Patient Story: Slowly Back to Life — 7 Weeks of Stroke Recovery
After almost two months in the hospital, 32-year-old Pedro Santos is finally back home with his family. The path to this point, however, hasn’t been particularly easy.
Pedro recalls returning home from work one October evening, earlier this year. Along with his wife Sara, they began to get their 9-month-old daughter ready for bed, splashing through bath time and up and out to their bedroom, to dry her off and tuck her in. As Sara left for the kitchen, Pedro remembers setting their daughter down on the bed—within a split second, a wave of disorientation rushed over him. He suddenly felt intensely dizzy and couldn’t see straight. Sara heard Pedro cry out for help and when she hurried into the room, she found him with his eyes fluttering. As a siren blared in the background, Pedro vaguely remembers racing in an ambulance down I-95, but from there, it mostly goes dark.
It was very clear that something was wrong, but when Pedro arrived at the Lahey Hospital & Medical Center Emergency Department, his symptoms—the fluttering eyes, slurred speech, limp left side—had all disappeared. Then, abruptly, the symptoms would return, only to disappear again. Back and forth, back and forth. To better understand the problem, Pedro was wheeled over to an emergency MRI. This was around the time that Sara arrived at the hospital and as she sat there, next to Pedro, she was told that he had suffered an extremely rare type of stroke. Pedro was quickly put on blood thinners and transported to surgery to remove the clot that was preventing blood from reaching his brain. By 8 pm, just a little over an hour after Sara had called 911, Pedro came out of a successful surgery.
While the immediate danger had passed, the road to recovery was still uncertain. The following day, his health worsened as brain swelling began to increase. There were some positives, though. While he was mostly unable to speak or move his left side, Pedro could still communicate through blinks and hand gestures. When he would start to get frustrated, he might respond with a middle finger and a grin on his face—a little of his trademark, goofball personality shining through.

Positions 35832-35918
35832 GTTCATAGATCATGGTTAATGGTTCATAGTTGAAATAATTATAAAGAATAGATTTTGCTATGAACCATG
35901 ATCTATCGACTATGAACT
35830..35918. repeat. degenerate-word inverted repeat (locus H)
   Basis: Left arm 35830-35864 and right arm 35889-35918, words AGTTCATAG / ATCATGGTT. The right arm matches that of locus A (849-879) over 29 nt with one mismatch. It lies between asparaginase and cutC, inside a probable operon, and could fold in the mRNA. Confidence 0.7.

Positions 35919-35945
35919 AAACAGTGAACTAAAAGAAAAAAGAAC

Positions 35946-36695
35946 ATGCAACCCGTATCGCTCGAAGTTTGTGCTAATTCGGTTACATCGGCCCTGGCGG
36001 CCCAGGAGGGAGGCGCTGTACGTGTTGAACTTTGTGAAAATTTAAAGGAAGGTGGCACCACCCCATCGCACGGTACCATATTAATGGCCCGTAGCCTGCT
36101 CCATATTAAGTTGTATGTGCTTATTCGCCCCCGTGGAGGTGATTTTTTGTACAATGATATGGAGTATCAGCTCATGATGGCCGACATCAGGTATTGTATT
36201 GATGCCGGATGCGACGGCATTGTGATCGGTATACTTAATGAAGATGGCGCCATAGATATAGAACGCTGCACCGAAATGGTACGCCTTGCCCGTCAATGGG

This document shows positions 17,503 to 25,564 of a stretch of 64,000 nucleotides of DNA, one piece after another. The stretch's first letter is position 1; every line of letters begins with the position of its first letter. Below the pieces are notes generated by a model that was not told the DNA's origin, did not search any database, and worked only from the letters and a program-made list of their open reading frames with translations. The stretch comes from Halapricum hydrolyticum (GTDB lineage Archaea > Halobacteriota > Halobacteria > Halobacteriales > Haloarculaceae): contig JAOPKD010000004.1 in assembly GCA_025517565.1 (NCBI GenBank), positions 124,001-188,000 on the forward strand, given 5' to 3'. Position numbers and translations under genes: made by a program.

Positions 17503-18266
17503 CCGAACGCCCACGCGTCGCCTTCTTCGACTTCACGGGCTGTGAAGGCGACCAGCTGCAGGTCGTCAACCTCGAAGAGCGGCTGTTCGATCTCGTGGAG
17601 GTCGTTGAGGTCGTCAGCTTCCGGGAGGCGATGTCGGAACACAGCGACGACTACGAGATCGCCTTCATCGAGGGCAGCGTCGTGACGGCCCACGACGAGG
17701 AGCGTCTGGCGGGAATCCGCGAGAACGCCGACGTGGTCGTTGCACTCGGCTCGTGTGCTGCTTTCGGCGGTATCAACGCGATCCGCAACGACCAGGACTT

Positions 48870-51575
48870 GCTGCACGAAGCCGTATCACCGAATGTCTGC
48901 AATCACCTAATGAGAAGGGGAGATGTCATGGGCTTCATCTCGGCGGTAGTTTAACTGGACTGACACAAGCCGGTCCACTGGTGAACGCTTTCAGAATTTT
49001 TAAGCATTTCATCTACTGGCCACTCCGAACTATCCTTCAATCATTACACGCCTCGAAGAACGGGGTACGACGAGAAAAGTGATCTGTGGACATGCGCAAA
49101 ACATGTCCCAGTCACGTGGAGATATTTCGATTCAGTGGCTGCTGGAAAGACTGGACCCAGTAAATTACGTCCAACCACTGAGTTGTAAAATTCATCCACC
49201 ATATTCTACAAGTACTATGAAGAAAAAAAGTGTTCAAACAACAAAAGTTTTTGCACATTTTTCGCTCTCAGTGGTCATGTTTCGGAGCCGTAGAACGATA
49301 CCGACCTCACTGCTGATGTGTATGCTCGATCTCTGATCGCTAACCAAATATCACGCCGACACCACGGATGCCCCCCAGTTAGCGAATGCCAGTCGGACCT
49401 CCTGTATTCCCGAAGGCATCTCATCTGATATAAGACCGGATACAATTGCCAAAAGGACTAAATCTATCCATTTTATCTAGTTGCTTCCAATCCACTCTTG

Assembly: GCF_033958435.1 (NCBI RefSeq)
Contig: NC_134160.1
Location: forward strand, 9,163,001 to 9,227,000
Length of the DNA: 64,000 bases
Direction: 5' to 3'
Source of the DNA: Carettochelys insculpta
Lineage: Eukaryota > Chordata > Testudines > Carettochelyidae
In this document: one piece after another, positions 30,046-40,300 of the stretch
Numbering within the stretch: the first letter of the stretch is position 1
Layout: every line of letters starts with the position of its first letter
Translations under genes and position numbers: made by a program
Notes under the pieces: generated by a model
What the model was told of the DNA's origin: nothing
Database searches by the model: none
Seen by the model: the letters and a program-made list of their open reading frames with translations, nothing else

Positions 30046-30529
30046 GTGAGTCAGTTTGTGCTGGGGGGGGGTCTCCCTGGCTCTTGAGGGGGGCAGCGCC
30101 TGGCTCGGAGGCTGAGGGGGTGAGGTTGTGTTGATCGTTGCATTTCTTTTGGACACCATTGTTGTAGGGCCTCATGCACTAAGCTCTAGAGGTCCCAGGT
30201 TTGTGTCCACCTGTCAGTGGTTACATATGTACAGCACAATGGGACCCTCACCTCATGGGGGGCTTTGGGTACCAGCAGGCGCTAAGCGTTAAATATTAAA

As the days continued, so too did the hiccups; frequent relapses in left-side mobility, clotting in his leg, pneumonia—all the possible complications involved in stroke recovery were there. Whenever his family was around, however, Pedro’s condition always appeared to improve. Gradually, baby step by baby step, he started to get better.
During the day, Pedro would practice slowly moving his limbs, a sensation that felt like struggling through heavy sand. A few days later, he was able to finally stand, with a little help, for the first time since his stroke. Sara remembers watching Pedro do physical therapy by practicing his dance moves, bopping gently from side to side, as if he were at a middle school dance. Soon, he was able to start using a walker to move short distances around the hospital floor.
This is also around the time when Pedro can start to remember details of his recovery and hospital stay. While the day of the stroke is still quite clear in his mind, the following few weeks are spotty or altogether nonexistent. Those last days of rehabilitation, though, become clearer.
By mid-November, Pedro was finally allowed to return home to his family. Slowly, the outline of a normal life is starting to show again, but there are still difficulties. For one, everyday tasks like emptying the dishwasher or reaching for a phone are exercises in patience and determination, as Pedro continues to relearn how to use the left side of his body. Mostly, it’s just been a relief to be back with his wife and daughter, though. “Thank you so much to everyone at Lahey,” shares Pedro. “I don’t remember a lot of it, but I’m here, I’m thriving! Somebody did something right.”